How many of these trees that are recovering, are coming back from drought induced stress and not Chalara?

Last year we had a long hot summer in the South East, It was the first hot summer that lasted any length of time in years, 2018 had hot spells here but it is normal in Summer, before that 76,  as there been extensive annual droughts in other parts of the country that I am unaware of recently?

The Ash I took down recently was mixed with a Beech crop, Beech tends to suffer more from drought conditions than Ash, the Beech is fine , the Ash is f**ked, it’s been declining on this site for years and certainly isn’t coming back.

Edited by The avantgardener

Share this post


Link to post
Share on other sites
1 hour ago, The avantgardener said:

the Ash is f**ked, it’s been declining on this site for years and certainly isn’t coming back

Chalara has been shown to have been present in the UK since at least 2004, eight years before a nursery admitted it had imported infected trees.

 

Chalara is present throughout the UK which isn't surprising. It appears that Chalara exists in the ash population at a low level for a number of years with little evidence of symptoms. There seems to come a point when the level of innoculum reaches a critical level, at which time it really takes off and symptoms become blindingly obvious. That point in time here, was this year. In other areas it was some time ago. In other areas it may yet be to happen, but it will.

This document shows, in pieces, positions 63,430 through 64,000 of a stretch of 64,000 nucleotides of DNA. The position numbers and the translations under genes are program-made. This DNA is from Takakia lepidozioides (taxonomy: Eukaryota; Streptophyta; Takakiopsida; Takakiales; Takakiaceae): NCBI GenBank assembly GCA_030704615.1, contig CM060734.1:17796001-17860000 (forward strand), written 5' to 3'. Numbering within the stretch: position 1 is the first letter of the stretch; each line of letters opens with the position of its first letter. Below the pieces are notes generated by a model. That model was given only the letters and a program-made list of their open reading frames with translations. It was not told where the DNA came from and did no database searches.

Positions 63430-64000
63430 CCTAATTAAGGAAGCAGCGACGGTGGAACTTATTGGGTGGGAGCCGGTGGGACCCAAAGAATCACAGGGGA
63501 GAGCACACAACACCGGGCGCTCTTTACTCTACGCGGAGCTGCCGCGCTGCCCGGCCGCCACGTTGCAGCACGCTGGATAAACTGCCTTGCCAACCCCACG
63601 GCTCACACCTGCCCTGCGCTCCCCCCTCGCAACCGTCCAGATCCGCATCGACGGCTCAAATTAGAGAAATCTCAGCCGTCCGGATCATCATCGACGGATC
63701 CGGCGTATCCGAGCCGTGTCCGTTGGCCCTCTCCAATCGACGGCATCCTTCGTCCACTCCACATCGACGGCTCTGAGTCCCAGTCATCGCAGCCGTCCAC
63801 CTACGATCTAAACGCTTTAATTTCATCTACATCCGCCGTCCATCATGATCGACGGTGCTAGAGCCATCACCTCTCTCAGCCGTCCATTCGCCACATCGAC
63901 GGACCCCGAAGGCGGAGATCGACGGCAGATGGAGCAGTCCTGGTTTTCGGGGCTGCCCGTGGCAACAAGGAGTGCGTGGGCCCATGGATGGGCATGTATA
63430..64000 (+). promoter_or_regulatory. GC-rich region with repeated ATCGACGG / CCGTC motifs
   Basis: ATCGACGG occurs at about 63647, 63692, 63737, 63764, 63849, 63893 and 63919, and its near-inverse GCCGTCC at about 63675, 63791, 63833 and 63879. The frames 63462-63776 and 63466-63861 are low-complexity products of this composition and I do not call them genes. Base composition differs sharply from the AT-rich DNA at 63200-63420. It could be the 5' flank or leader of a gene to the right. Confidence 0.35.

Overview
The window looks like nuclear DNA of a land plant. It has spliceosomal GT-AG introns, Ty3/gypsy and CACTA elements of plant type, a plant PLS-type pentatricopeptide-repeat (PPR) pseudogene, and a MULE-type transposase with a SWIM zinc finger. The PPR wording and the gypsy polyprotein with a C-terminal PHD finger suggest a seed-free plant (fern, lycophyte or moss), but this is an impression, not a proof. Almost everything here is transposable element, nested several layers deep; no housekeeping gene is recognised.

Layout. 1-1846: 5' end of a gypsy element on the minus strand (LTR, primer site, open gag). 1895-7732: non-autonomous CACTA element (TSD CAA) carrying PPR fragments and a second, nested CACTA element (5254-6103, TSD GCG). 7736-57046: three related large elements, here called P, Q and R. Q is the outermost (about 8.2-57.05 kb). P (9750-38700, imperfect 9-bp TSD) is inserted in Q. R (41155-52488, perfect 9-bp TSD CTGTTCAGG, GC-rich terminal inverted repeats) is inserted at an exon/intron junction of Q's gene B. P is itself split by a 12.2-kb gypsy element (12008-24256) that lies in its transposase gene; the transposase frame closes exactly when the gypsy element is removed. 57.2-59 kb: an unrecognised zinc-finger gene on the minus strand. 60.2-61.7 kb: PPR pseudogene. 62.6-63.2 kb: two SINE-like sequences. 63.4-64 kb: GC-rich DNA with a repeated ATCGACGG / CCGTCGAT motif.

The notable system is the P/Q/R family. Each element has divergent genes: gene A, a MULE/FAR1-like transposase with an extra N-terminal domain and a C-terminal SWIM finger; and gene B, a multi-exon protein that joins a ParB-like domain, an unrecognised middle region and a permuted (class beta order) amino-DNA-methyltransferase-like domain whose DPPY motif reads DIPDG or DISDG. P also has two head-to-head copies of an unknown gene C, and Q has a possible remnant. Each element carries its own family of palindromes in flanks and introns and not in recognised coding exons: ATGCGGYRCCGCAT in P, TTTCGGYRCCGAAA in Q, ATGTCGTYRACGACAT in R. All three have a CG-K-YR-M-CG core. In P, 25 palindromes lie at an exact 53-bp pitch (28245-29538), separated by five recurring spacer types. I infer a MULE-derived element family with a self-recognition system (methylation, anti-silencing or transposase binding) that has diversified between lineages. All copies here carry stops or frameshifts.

I'm sceptical about ash making a comeback. It hasn't been reported elsewhere in Europe that I'm aware of.

  • Like 2

Share this post


Link to post
Share on other sites

I looked up about ADB in Europe to see if there has been any success in growing seedlings from the "resistant " trees and it seems success is very limited ...

 

Share this post


Link to post
Share on other sites

Join the conversation

You can post now and register later. If you have an account, sign in now to post with your account.
Note: Your post will require moderator approval before it will be visible.

Guest
Reply to this topic...

×   Pasted as rich text.   Paste as plain text instead

  Only 75 emoji are allowed.

×   Your link has been automatically embedded.   Display as a link instead

×   Your previous content has been restored.   Clear editor

×   You cannot paste images directly. Upload or insert images from URL.


  • Featured Adverts

About

Arbtalk.co.uk is a hub for the arboriculture industry in the UK.  
If you're just starting out and you need business, equipment, tech or training support you're in the right place.  If you've done it, made it, got a van load of oily t-shirts and have decided to give something back by sharing your knowledge or wisdom,  then you're welcome too.
If you would like to contribute to making this industry more effective and safe then welcome.
Just like a living tree, it'll always be a work in progress.
Please have a look around, sign up, share and contribute the best you have.

See you inside.

The Arbtalk Team

Follow us

×
×
  • Create New...

Important Information

We have placed cookies on your device to help make this website better. You can adjust your cookie settings, otherwise we'll assume you're okay to continue.